Moreover, the dot stops revolving when the film sprockets become disengaged, a warning to the photographer to stop rewinding before the tongue disappears into the film cassette.

The Titanium Shutter
Curtain

As the shutter release button is pressed, the mirror lifts up and the lens diaphragm, coupled to this mirror action, stops down to the preset taking aperture. Then, the shutter runs and a moment later, the raised mirror returns to its precise focus-viewing position and the diaphragm re-opens automatically.

Shutter Curtain.jpg (11k)
These sequential actions occur with high accuracy and speed.' At the shutter speed of 1/1000 second, they take only 100 milliseconds. The fast action of the shutter mechanism restricts the darkening of the finder field to only a fraction of a second. The shutter curtain takes 14 milliseconds to travel across the film gate. X synchronization takes place at speeds up to 1/60 second. The curtain, made of titanium-foil, shows high resistance against heat and corrosion, low heat conductivity, small thermal dilatation, high fatigue strength with good bending properties and non-magnetization.

The surfaces of the curtains are dimpled for high tensile strength with minimum elongation. The Nikon designed precision ball bearings incorporated on the main shaft further guarantee smooth and friction-free operation of the shutter.

Camera Back

opencloseback.jpg
The camera back can be attached to or removed from the Nikon F body by turning the O/C key on the baseplate to the "close" or "open" position. The precise and sturdy construction of the camera back ensures secure fitting. It is made dust-proof by the overlapping of the portions that fit together. The camera back is detached from the body for the purpose of film loading or mounting the Nikon Motor Drive Back F36 or F250.


Tripod Socket

tripodsocket.jpg
The tripod socket (1/4" threaded) is located in the center of the base plate of the camera body for good balance and stability.


This Section covers: Film Advance Lever | Frame Counter and Film Load Reminder | Film Rewind Crank | Film Guide Rails and Pressure Plate | Serial Number and Film Plane Indication | Film Speed Reminder | Shutter Speed Dial | Shutter Release Button | Shutter Curtain | Camera Back | Tripod Socket

Previous Part I covers: Shutter Controls | Flash Sync Selector | Self Timer Previous Part II covers: Depth of Field Preview | Mirror Lock-Up
Lens Bayonet (Bajonet) Release | Prism Release


Main Reference map in HTML & PDF:
Body with FTN Finder | FTN finder | camera body |
External links for F & F2

| Back | to Nikon-F - Main Index Page
Michael C Liu's Nikons Classic Site

Other Nikon F Variations

logo.gif (3k)   | Message Board | for Nikon F Series SLR Camera(s)
| Message Board | for your Nikon Optics in a shared environment
| Message Board | Specifically for Dispose or Looking for Nikon/Nikkor Photographic Equipment

| Back | to Pictorial History of Nikon SLR / rangefinders / Nikonos / digital cameras.

The Eyes of Nikon:-
Nippon Kogaku KK Rangefinder RF-Nikkor lenses:- Main Index Page
Nikon Auto Focus Nikkor lenses:- Main Index Page
Nikon Manual Focus Nikkor lenses- Main Index Page
Fisheye-Nikkor Lenses - Circular | Full Frame | Ultrawides Lenses - 13mm15mm18mm20mm | Wideangle Lenses - 24mm28mm35mm |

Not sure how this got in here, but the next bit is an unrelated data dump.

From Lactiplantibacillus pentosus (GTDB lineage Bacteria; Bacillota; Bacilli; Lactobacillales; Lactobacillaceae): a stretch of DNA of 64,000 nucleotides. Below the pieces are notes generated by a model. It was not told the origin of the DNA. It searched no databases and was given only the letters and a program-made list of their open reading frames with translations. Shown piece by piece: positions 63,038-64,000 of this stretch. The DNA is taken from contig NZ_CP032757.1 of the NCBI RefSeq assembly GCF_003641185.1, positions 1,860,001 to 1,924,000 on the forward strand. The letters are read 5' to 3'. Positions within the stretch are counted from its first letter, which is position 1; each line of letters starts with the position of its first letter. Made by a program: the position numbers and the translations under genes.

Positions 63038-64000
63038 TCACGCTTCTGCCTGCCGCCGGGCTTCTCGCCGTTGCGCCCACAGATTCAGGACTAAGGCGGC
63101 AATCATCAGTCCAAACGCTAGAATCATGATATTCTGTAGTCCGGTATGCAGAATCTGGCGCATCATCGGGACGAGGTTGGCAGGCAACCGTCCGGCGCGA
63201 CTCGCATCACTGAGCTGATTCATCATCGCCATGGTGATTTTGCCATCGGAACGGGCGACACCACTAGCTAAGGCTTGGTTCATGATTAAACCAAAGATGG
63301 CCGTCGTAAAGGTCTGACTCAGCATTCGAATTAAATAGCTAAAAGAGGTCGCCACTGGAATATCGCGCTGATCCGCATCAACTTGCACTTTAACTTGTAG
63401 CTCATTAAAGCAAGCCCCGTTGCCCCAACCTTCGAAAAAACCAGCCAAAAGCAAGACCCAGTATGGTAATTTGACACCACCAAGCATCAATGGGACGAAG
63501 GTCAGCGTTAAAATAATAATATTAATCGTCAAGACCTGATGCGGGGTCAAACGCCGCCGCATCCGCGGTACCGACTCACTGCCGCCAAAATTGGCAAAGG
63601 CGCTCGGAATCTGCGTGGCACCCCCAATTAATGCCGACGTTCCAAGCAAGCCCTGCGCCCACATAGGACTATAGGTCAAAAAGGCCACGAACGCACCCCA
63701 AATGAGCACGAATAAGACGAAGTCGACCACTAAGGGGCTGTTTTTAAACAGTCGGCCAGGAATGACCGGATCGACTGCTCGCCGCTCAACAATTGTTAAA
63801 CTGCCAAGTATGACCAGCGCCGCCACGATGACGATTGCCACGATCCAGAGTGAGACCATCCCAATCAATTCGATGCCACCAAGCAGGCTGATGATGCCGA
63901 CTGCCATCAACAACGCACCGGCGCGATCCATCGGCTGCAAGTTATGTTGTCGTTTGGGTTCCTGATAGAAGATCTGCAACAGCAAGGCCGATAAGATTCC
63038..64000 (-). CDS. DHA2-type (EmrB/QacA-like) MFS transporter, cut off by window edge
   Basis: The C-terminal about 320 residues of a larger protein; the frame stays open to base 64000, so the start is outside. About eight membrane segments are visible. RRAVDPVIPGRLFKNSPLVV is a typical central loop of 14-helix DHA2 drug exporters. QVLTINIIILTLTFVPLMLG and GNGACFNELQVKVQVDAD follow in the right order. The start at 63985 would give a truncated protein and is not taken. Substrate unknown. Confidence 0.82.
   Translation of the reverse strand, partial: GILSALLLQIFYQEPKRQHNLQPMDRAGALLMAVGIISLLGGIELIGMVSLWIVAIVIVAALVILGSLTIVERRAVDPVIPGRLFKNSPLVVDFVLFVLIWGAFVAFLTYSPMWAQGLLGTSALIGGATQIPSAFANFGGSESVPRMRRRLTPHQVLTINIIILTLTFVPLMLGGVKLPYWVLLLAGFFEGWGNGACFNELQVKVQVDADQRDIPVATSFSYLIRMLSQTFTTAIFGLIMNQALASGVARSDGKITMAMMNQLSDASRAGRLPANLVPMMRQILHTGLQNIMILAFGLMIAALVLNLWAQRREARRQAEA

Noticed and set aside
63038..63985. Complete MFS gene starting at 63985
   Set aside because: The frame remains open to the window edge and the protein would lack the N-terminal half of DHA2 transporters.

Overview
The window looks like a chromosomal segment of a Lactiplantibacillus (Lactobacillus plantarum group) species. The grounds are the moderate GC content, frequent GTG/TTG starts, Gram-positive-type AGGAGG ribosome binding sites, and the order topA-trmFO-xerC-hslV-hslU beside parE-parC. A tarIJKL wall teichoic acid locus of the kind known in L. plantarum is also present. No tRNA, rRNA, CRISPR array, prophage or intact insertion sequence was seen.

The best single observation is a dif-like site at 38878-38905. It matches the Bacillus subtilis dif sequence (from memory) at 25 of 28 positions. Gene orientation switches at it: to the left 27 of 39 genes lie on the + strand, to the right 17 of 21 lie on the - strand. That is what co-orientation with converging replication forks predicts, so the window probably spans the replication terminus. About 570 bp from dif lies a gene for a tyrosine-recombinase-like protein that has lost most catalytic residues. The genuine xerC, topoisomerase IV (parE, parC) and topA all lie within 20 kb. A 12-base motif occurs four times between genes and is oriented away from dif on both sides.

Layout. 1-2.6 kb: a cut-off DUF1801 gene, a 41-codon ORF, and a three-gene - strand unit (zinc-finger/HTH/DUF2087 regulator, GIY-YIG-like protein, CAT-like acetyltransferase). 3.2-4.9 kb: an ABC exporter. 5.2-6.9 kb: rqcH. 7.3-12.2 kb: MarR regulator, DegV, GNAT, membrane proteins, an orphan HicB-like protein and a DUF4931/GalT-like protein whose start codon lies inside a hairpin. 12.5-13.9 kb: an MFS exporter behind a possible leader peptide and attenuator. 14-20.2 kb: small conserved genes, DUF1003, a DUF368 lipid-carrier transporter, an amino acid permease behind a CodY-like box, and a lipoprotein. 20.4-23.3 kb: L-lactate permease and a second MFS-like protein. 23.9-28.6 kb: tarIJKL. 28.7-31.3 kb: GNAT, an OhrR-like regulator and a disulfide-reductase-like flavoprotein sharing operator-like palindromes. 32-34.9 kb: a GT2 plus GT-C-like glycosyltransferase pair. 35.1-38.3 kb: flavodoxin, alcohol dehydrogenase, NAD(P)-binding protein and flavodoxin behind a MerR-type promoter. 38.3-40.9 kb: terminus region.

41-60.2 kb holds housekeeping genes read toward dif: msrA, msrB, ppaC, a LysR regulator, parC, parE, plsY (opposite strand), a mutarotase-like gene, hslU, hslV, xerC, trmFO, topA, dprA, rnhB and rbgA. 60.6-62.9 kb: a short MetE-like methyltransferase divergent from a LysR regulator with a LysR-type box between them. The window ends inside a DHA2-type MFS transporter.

Standard
Lenses -
45mm 50mm 58mm | Telephoto Lenses - 85mm105mm135mm180mm & 200mm |
Super-Telephoto
Lenses - 300mm 400mm 500mm 600mm 800mm 1200mm |
Special Application lenses:
Micro-Nikkor Lenses - 50mm~55mm -60mm 85mm -105mm 200mm Micro-Zoom 70-180mm
Perspective Control (PC) - 28mm 35mm PC-Micro 85mm
Dedicated Lenses for Nikon F3AF: AF 80mm f/2.8 | AF 200mm f/3.5 EDIF
Depth of Field Control (DC): 105mm 135mm
Medical Nikkor: 120mm 200mm
Reflex-Nikkor Lenses - 500mm 1000mm 2000mm
Others: Noct Nikkor | OP-Nikkor | UV Nikkor 55mm 105mm | Focusing Units | Bellows-Nikkor 105mm 135mm
Nikon Series E Lenses: 28mm35mm50mm100mm135mm | E-Series Zoom lenses: 36~72mm75~150mm70~210mm
MF Zoom-Nikkor Lenses: 25~50mm | 28~45mm | 28~50mm | 28~85mm | 35~70mm | 36~72mm E | 35~85mm | 35~105mm | 35~135mm |
35~200mm | 43~86mm | 50~135mm | 50~300mm | 70~210mm E | 75~150mm E | 80~200mm | 85~250mm |
100~300mm | 180~600mm | 200~400mm | 200~600mm | 360~1200mm | 1200~1700mm

Tele-Converters: TC-1 | TC-2 | TC-200 | TC-201 | TC-300 | TC-301 | TC-14 | TC-14A | TC-14B | TC-14C | TC-14E | TC-16 | TC-16A | TC-20E

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Nikon F
| Nikon F2 | Nikon F3 | Nikon F4 | Nikon F5 | Nikon F6 | Nikkormat / Nikomat |
Nikon FM
| Nikon FE/ FA | Nikon EM/FG/FG20 | Nikon Digital SLRs | Nikon - Other models

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Others:- Free Trade Zone - Photography| Free Trade Zone - Business Community |Free To Zouk - Photographic Community
Apple's
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Recommended links to understand more technical details related to the Nikkor F-mount and production Serial Number:
http://rick_oleson.tripod.com/index-153.html by: my friend, Rick Oleson
http://www.zi.ku.dk/personal/lhhansen/photo/fmount.htm by: Hansen, Lars Holst
http://www.mir.com.my/rb/photography/hardwares/nikonfmount/lens2.htm
http://www.photosynthesis.co.nz/nikon/serialno.html

Modern Classic SLRs Series :
Nikon F - Index Page

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Copyright © 1998. Michael C. Liu ®

Site rearranged by: leofoo ®. Credit: Hiura Shinsaku® from Nikomat Club of Japan for feeding some useful inputs on the introductory page. The great 3D logo by Kiasu; Ted Wengelaar®, Holland for his continuous flow of input of early Nikon bodies. Stephen Gandy's Cameraquest; Marc Vorgers from Holland for his additinal images on Nikon F Apollo; Hayao Tanabe corrected my Red Dot and Early F assertions. Gray Levett, Grays of Westminster publishes an excellent monthly historical look at Nikon products, from where I learned about the high-speed F's. Made with a PowerMac, broadcast with a Redhat Linux powered server.